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Beyond the Beltway: A Founding Critique

The opinions expressed by columnists are their own and do not necessarily represent the views of Townhall.com.

The contretemps over Obamacare and the outrage in the religious community over the Administration’s forcing contraception and abortifacients down the throats of religious employers are the philosophical embodiment of the “fat guy in a little coat” scene from the film Tommy Boy. Tommy, played by Chris Farley, attempts to squeeze into his diminutive co-star David Spade’s jacket and ends up ripping the jacket wide open. Applying the analogy (which is admittedly an imperfect fit, pun intended) to our political moment, the restricting entitlements of modern liberalism clearly do not fit a nation founded upon individual liberty and freedom from government. In Tommy Boy the scene was hilarious. In Obama’s America, it is not.

Modern American Leftists, perfectly and completely embodied in Barack Obama, believe American history hinges on three axes of the 20th century: the progressive era, the New Deal era, and the radicalism of the 1960s. Each period was characterized by a squelching of individual liberty under the auspices of federal efforts to “protect” Americans from various so-called vices. Today Leftists/Progressives view themselves as phase four of this movement. Exhibit A: Hillary Clinton, who proudly branded herself a “progressive,” rather than a liberal, during the 2008 primaries.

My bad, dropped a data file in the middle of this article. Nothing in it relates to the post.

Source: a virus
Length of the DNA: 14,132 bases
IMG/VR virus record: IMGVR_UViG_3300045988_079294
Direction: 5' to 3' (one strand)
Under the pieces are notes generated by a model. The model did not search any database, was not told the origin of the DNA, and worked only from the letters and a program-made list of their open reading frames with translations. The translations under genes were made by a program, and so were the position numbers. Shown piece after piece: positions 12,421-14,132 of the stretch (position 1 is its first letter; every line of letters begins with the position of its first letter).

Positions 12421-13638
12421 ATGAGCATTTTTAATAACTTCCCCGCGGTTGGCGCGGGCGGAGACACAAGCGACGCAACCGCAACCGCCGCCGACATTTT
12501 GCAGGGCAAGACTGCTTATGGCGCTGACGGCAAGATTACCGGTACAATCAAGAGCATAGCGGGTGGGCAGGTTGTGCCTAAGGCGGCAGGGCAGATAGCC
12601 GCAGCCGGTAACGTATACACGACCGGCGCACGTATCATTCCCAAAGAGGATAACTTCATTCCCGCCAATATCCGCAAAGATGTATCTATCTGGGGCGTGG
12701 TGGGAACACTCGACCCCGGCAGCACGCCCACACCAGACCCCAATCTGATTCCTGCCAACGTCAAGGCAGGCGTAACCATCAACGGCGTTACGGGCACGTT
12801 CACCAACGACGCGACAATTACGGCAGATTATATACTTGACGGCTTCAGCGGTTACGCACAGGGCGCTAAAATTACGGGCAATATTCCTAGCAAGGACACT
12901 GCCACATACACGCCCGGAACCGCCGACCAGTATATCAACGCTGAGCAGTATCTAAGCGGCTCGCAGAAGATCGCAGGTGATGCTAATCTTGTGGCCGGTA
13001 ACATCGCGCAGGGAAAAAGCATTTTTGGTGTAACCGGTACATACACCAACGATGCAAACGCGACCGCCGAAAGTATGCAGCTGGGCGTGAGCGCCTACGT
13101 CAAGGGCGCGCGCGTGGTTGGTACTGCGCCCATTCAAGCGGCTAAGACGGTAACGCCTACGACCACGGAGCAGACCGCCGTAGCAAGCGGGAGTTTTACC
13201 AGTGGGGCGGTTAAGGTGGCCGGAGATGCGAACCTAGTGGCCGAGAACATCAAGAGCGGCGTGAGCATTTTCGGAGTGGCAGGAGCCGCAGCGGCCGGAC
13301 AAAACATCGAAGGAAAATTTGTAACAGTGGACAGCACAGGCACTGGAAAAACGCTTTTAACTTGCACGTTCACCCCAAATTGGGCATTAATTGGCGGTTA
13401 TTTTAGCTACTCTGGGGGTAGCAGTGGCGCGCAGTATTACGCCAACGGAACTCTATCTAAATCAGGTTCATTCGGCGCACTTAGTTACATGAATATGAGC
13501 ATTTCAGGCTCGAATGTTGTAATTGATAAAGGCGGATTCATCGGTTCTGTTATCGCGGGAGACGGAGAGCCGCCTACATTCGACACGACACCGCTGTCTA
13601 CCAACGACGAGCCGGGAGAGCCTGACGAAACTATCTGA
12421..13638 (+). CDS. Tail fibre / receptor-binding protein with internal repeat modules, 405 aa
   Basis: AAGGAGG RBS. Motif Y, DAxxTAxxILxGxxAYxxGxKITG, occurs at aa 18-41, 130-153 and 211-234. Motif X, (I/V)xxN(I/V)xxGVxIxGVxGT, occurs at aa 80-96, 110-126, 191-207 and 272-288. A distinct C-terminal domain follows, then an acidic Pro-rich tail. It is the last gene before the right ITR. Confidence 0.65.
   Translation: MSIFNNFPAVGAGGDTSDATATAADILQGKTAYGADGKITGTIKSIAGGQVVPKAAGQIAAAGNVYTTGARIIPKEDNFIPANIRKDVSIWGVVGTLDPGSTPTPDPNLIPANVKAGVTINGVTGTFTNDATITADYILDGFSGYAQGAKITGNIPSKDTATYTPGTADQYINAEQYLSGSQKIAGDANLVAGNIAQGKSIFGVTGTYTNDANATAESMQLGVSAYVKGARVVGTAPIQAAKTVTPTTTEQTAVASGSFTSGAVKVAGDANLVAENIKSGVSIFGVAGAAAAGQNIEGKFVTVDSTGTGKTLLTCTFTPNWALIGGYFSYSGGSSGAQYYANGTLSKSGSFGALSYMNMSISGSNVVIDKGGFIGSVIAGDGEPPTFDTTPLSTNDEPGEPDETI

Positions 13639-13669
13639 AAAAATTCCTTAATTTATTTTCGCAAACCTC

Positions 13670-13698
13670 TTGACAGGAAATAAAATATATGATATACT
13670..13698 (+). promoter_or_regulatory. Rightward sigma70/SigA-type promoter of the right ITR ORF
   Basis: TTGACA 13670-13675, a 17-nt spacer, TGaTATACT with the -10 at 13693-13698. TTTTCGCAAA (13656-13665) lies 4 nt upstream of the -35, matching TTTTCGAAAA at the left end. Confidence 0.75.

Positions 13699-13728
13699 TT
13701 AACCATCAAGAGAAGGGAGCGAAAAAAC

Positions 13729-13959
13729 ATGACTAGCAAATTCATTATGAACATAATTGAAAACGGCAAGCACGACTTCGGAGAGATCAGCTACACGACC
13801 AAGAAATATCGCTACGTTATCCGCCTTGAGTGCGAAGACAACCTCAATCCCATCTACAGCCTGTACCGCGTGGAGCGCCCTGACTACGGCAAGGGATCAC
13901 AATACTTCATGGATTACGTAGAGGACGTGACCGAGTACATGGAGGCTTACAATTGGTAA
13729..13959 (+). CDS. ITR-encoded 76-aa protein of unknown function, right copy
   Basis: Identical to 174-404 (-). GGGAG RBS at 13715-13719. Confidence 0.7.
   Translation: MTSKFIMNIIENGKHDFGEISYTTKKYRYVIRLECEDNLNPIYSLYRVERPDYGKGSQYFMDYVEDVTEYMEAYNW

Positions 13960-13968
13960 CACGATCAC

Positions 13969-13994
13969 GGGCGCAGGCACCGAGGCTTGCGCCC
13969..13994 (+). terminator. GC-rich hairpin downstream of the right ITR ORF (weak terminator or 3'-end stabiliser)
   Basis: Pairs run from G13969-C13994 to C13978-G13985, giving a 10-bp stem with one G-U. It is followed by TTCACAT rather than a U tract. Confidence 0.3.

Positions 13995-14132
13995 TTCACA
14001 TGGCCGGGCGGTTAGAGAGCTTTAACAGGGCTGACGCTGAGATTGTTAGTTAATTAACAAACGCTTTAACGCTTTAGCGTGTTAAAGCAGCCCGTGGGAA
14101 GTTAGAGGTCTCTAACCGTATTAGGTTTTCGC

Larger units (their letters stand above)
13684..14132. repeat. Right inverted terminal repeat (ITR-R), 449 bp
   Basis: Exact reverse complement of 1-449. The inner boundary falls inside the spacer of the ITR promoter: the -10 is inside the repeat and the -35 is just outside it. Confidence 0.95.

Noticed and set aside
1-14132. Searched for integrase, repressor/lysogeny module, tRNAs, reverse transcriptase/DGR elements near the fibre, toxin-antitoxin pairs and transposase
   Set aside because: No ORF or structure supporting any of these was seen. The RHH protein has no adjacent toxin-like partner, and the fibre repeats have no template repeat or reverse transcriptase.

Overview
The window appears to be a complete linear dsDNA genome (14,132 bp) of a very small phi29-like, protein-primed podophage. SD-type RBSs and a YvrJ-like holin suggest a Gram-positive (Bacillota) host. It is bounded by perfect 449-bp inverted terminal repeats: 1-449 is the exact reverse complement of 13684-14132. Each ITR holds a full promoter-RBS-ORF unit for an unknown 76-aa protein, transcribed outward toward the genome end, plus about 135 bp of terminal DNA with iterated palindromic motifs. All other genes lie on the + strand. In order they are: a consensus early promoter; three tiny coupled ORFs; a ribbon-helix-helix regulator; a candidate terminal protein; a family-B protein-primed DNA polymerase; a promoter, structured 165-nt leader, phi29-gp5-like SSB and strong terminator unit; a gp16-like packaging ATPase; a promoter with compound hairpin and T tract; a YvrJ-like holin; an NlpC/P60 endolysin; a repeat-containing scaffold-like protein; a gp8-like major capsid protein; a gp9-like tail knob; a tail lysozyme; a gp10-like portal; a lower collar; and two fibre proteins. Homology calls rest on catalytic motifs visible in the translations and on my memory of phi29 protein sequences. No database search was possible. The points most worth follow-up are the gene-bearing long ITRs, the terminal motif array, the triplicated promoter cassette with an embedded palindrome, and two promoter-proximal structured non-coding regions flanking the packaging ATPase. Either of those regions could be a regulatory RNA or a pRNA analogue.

Applied politically, this historical myopia allows the American Left to elide any constitutional limits on federal authority by over-reading those provisions empowering the federal government (the Commerce Clause, the Necessary and Proper Clause, the Fourteenth Amendment) and disregarding those that restrict federal authority (the Free Exercise Clause in the First Amendment, and the 10th Amendment). Exhibit B: Nancy Pelosi, who when asked if Obamacare was constitutional, responded: “Are you serious?” The recent Supreme Court arguments show the Justices answer yes.

What all this reveals is a basic misconception of the source of American rights and privileges. Leftists like Pelosi and Obama believe all rights, freedoms, and privileges emanate from Washington, which dispenses these items to Americans like a beneficent ruler. Yet this formulation is exactly backward: America’s founding documents expressly forbid this interpretation.

America’s founding was the first time in human history that a people said their rights precede their government, and then actually formed a government based upon that proposition. Thus, the Declaration of Independence and the Constitution provide that all rights are inherent in the people, belong only to them, and it is only by their consent that government exercises power. Absent that consent, government itself is a nullity.